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Suva Warriors have won the re-scheduled Easter tournament final thanks to match-winning innings from Noa Acawei and Mesui Qalobula.
Moce elected to bat first, however, when Cakacaka Sau was bowled by Sak Lomani without offering a shot the innings was off to a poor start. Suva continued to build the momentum as Lomani and Sam Draunivudi struck twice each to leave Moce reeling at 28 for 4. The Lau Islanders slipped further, to 36 for 6, before the recovery began.
Jimione Duvu (18) and Iliesa Tale (16) helped steady the ship for Moce with some attacking hitting against a strong Suva bowling lineup to help them reach a competitive total of 9/94 from their twenty overs.
The Moce bowlers started in the same vein as their Suva counterparts by claiming early wickets. Tagilala Rakuita (2 for 15) and Bale Taione (2 for 11) got the early breakthroughs to leave Suva in deep trouble at 6 for 32. Fortunately for the capital city side, Noa Acawei (43 not out) and Mesui Qalobula (26 not out) stepped forward to lead the charge to victory. They stepped up the run-rate towards the end and Acawei brought up the win with a six.
Suva Warriors had cruised into the final with a comfortable five wicket win over Western Tigers in Monday's first semi-final. The Tigers were shot out for 69 thanks to Draunivudi (2 for 6) and Lomani (2 for14). Qalobula (31) steered the Warriors home for an easy win.
Moce's path to the final was just as easy as they breezed past Suva Crusaders in the second semi-final. Thanks to a five wicket haul from Sekope Biaunicava and a hard hitting 32 from Sau the Lau Islanders overcame the strong Crusaders team.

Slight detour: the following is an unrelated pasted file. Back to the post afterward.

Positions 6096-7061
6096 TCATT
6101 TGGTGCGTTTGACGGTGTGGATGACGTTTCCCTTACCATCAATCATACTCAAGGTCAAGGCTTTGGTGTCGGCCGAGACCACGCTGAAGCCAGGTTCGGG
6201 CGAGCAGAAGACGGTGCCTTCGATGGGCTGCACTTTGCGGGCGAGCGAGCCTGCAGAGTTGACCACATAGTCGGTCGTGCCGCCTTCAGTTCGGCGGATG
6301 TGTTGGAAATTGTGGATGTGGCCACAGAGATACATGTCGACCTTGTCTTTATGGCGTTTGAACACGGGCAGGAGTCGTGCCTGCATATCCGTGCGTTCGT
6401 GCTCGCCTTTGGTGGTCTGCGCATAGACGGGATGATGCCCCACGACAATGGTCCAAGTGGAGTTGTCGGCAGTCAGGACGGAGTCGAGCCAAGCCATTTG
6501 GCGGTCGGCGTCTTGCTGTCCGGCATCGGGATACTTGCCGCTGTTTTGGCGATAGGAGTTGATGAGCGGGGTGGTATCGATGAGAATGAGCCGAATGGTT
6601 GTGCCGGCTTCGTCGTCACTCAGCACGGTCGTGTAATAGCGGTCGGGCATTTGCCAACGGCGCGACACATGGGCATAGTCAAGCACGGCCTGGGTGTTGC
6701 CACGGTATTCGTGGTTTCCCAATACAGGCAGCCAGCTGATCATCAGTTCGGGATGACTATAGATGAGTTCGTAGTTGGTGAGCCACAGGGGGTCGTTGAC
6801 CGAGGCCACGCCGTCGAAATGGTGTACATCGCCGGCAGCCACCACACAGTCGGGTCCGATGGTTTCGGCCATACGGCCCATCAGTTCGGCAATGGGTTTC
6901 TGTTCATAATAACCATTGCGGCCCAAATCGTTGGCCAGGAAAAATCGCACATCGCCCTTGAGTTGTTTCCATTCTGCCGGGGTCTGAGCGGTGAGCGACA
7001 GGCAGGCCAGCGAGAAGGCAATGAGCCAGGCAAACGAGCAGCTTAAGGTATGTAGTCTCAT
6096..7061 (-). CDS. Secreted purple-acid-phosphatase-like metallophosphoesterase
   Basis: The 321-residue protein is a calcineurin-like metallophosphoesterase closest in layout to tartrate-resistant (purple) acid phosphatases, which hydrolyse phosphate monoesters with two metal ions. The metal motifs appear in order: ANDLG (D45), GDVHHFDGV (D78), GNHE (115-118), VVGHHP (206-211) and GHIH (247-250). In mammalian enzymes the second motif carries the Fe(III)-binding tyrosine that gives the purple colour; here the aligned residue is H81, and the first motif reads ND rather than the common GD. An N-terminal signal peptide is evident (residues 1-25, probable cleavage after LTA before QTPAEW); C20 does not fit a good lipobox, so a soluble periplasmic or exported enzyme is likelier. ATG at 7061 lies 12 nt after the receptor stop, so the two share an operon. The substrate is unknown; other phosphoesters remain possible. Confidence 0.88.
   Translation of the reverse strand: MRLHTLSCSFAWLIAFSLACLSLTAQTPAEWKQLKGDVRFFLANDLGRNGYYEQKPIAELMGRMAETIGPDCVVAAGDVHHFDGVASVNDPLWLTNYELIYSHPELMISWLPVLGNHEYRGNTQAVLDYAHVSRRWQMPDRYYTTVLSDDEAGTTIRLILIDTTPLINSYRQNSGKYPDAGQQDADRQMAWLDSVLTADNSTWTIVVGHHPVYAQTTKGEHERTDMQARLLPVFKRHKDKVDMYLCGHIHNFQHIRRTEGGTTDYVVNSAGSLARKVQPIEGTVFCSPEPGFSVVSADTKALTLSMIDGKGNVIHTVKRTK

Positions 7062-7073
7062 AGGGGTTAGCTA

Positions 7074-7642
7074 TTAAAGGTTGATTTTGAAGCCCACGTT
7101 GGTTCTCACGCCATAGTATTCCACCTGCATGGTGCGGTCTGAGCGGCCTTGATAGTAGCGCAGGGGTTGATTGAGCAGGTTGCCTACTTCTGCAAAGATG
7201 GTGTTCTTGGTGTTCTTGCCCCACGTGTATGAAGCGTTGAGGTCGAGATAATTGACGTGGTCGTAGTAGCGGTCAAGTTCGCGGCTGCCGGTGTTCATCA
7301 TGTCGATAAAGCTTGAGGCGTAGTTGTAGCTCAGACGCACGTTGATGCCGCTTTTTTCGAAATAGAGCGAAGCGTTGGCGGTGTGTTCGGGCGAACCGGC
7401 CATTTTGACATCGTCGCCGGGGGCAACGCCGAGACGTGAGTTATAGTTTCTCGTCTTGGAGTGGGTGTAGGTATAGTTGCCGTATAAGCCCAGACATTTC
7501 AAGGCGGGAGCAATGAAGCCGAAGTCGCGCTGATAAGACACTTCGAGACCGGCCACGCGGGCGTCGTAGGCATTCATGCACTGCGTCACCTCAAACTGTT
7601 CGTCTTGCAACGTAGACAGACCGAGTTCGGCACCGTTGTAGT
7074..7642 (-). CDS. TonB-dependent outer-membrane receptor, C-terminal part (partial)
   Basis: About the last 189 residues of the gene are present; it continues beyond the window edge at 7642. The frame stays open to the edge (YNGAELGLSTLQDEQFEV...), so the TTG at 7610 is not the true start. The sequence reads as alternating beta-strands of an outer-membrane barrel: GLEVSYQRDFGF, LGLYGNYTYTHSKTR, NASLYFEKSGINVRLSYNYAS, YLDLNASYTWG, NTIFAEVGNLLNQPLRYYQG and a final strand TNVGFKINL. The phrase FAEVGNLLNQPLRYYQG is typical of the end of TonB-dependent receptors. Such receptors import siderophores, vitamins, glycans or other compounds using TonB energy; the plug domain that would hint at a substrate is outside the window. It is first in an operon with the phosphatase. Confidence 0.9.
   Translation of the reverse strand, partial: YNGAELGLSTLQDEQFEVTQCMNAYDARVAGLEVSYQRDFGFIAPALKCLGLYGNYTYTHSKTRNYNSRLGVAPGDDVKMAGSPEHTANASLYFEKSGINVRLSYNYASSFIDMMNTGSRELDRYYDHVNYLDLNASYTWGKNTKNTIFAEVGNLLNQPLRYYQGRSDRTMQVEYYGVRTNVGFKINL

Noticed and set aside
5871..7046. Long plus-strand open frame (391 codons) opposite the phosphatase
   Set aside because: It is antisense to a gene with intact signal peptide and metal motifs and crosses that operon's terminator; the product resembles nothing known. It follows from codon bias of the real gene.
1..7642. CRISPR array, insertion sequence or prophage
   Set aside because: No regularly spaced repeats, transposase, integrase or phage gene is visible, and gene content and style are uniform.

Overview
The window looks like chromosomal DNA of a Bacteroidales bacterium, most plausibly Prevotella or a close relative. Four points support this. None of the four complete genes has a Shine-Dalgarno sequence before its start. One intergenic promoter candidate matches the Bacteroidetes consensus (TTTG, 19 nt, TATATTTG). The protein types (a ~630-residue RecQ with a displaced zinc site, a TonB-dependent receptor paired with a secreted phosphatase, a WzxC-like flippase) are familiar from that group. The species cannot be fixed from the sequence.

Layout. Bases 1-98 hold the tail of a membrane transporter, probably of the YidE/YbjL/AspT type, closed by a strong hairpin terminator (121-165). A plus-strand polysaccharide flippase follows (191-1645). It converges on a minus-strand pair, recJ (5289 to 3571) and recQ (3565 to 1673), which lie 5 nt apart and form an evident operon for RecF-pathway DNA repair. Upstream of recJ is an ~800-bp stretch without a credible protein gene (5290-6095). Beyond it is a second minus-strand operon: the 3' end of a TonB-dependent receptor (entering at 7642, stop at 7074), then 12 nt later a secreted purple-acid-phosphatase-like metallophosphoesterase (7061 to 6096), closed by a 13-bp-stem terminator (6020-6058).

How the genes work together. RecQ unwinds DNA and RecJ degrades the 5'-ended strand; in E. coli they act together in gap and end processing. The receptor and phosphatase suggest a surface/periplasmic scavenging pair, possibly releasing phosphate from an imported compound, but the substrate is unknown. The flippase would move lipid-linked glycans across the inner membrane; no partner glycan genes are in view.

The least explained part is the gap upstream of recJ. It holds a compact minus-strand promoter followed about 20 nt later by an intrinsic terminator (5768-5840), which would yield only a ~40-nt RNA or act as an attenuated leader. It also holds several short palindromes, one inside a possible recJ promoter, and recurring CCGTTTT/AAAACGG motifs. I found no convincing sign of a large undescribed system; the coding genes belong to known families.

Biaunicava bowled four of the first five Crusader batsmen to leave the Suva combination at 5-10. The Crusaders did manage 78 all-out, a target which posed Moce with few problems. Cakacaka Sau gave the Moce innings early impetus and the Lau Islanders earned their place in the title decider.
Social media manager Nitin spent his formative years perfecting the art of landing the googly, before blossoming into a book-cricket specialist. More excellence followed in the underarm version of the game before, like the majority of India's misguided youth, he started taking studies seriously. After four forgettable years of electrical engineering, followed by a rigorous MBA and 16 months in the strategy consulting industry, he began to ponder life's more profound issues. Such as the angle made by Brian Lara's bat with the horizontal at the peak of his back-lift. A move to ESPNcricinfo followed and Nitin is now a prolific nurdler in office cricket, with a questionable technique against the short ball.